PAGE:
Traffic

As much as you might like to, you can’t have someone towed for parking on a Tacoma street

Residents on a stretch of North Woodlawn Street in Tacoma claim a neighbor continuously parks his large RV and boat on the street, making it difficult for some vehicles to pass. They claim he regularly moves the vehicles slightly to avoid parking restrictions.
Residents on a stretch of North Woodlawn Street in Tacoma claim a neighbor continuously parks his large RV and boat on the street, making it difficult for some vehicles to pass. They claim he regularly moves the vehicles slightly to avoid parking restrictions. drew.perine@thenewstribune.com

Q: We live in the Stadium District. Frequently, vehicles are parked and left for days to weeks at a time. What is the city of Tacoma’s policy and procedure for legally removing the vehicle? If one of these vehicles is parked near my house and I have it towed, who pays and what are my rights? — Richard R.

A: First off, it can be understandably frustrating to see the same car taking up the same prime parking spot for days and weeks on end.

Does this person even live here? Does he or she even want this car anymore? When will he or she move it?

Tacoma police spokeswoman Loretta Cool advises that individuals can’t have someone’s car towed simply for being parked in the public street.

Still, the Tacoma Municipal Code mandates that “no person shall park a vehicle, boat trailer, recreation trailer, camper, or other licensed or unlicensed vehicle or device for a period of time longer than seven calendar days on any public street or alley right-of-way.” Doing so can result in a ticket of $35 or higher.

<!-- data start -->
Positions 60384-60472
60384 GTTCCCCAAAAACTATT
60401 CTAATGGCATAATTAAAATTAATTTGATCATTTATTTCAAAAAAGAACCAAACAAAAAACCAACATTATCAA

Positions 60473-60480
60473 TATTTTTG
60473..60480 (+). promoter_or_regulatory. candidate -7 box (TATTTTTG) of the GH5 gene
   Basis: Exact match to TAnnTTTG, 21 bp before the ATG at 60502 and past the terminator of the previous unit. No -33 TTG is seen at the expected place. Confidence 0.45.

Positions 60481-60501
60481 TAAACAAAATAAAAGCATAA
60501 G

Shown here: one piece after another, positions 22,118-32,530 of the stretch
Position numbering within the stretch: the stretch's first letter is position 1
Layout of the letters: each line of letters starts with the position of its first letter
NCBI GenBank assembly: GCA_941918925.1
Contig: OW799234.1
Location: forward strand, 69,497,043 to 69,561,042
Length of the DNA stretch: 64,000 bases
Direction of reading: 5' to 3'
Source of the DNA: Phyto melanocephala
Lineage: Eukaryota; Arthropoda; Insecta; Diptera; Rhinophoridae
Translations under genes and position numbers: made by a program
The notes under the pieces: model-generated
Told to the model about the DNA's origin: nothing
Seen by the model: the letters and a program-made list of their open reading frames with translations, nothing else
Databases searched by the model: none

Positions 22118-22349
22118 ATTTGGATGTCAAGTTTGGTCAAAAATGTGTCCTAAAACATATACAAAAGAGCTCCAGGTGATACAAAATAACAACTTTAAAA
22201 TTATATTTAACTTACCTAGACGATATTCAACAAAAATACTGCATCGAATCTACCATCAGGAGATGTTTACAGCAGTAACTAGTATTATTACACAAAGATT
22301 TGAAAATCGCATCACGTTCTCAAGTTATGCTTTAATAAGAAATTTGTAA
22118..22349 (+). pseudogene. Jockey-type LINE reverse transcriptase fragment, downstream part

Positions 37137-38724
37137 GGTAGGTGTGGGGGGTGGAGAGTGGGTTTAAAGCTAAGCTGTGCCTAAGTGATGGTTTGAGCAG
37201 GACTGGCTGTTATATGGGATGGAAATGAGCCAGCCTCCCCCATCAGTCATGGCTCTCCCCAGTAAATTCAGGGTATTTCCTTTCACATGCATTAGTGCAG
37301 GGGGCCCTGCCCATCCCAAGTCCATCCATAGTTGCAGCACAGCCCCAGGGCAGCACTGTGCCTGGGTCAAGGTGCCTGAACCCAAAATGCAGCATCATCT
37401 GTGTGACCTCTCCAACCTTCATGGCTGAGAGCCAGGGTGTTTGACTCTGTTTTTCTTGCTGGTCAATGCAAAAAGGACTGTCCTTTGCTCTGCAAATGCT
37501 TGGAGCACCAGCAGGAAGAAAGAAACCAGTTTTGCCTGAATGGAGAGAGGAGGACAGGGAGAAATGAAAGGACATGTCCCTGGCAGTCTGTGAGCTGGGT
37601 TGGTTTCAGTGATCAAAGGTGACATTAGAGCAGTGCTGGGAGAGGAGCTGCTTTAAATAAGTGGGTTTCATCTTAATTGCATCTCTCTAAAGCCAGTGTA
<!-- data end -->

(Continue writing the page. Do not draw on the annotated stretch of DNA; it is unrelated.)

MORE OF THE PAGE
Richard didn’t mention whether his block is among those that was created a “residential parking zone” in the wake of Tacoma’s new residential parking program, which was passed by the City Council last October.

In neighborhoods that have been approved for that program, only residents with permits can park on a public street for more than two hours without facing a ticket. People visiting a neighborhood or doing business there can park for up to two hours, or they can get a guest pass to park for up to 24 hours if they’re visiting someone who has a parking permit in that neighborhood.

In order for an area to become a residential parking zone, residents have to prove that at least four block faces (on a block, each side of a street is considered a block face) in their neighborhood are experiencing serious parking congestion.

If the city is able to prove serious parking congestion in an area where at least 60 percent of residents indicate support for the parking zone, that area would become a residential parking zone. Residents then pay $60 a year to register a car to park in that area, and they get several of those 24-hour guest passes per year.

Candice Ruud: 253-597-8441, @candiceruud

  Comments